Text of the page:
If you suffer from depression and plan to become pregnant, you may be understandably concerned about the effect of depression and treatment on your unborn child. It may help to know you are not alone. Studies show that up to 12 percent of pregnant women also experience depression.

Women with a history of major depression are in danger of a relapse during pregnancy, especially if they discontinue antidepressants. Younger women and those who are ambivalent about their pregnancy are also at higher risk for depression. Limited social support, marital conflict, and already having several children all increase the probability of pregnancy-related depression.

The Risks

Although there are small, but significant, risks of antidepressant use during pregnancy, there are also considerable risks to both mother and baby when the mother's depression is not treated.

Women suffering from depression are less likely to seek prenatal care during their pregnancy and may experience complications. For example, depression in early pregnancy doubles women's risk for preterm delivery. This risk rises as the degree of depression escalates. Preterm deliveries are serious; they are the leading cause of infant death and illness. Physicians suspect that depression may influence levels of hormones in the placenta, which increases risk for preterm delivery.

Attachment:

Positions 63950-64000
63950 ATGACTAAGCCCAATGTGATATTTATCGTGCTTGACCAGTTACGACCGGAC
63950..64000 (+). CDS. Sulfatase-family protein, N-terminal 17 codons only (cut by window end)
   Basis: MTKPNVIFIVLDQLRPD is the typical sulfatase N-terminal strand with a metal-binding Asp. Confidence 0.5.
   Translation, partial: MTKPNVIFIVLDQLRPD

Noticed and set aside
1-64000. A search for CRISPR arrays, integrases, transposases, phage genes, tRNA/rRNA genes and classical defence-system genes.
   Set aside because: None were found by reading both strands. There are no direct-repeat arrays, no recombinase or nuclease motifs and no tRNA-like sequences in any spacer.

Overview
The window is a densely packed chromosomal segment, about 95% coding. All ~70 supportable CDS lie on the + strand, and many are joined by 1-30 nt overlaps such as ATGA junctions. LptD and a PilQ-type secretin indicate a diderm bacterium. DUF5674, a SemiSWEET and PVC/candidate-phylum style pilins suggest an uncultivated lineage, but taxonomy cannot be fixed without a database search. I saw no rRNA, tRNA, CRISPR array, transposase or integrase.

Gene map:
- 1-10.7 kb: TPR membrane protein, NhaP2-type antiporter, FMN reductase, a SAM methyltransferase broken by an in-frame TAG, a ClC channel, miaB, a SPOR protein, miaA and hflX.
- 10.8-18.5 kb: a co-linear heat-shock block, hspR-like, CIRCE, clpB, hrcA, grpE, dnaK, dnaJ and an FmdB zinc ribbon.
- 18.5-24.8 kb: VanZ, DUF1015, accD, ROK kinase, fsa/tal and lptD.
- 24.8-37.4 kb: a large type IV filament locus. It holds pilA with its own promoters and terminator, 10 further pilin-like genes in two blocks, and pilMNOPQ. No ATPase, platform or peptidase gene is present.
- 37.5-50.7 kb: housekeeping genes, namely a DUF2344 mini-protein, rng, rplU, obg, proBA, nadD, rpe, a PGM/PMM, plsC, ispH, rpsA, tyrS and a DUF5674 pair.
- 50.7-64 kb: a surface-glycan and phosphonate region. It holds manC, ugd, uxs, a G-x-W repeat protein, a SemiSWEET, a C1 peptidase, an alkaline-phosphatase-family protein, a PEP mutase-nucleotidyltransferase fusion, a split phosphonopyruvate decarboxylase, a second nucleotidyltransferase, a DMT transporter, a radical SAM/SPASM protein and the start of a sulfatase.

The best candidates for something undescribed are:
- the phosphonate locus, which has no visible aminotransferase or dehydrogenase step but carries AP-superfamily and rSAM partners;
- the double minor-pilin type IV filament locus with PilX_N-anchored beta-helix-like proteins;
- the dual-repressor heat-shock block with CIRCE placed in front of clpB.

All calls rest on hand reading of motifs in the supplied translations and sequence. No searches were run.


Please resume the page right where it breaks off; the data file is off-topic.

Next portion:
Depressed women are also more likely to self-medicate with alcohol, narcotic drugs, or over-the-counter medications. This poses a dual health risk: self-medicating can be harmful to a developing child and people who are depressed are more likely to struggle with substance abuse.

Believe it or not, there's evidence that depression during pregnancy is a good predictor of a teen's antisocial behavior. In one study, 33 percent of the children born to depressed mothers were arrested or diagnosed with depression in their teens, and 45 percent committed violent acts as a teen.

Untreated depression during pregnancy increases the chance of relapse during the postpartum period. Depression may make it difficult for a new mother to bond with her infant in the hours and days following her baby's birth. Pregnant women who are depressed are also more likely to commit suicide.

Unfortunately, physicians typically don't discuss depression with pregnant patients. If you're pregnant and suffer from depression, take the lead and talk to your doctor. There are many options for treating depression during pregnancy, including antidepressant medication, psychotherapy, light therapy, and alternative treatments such as acupuncture. Don't put your health-or your baby's-at risk by leaving depression untreated.


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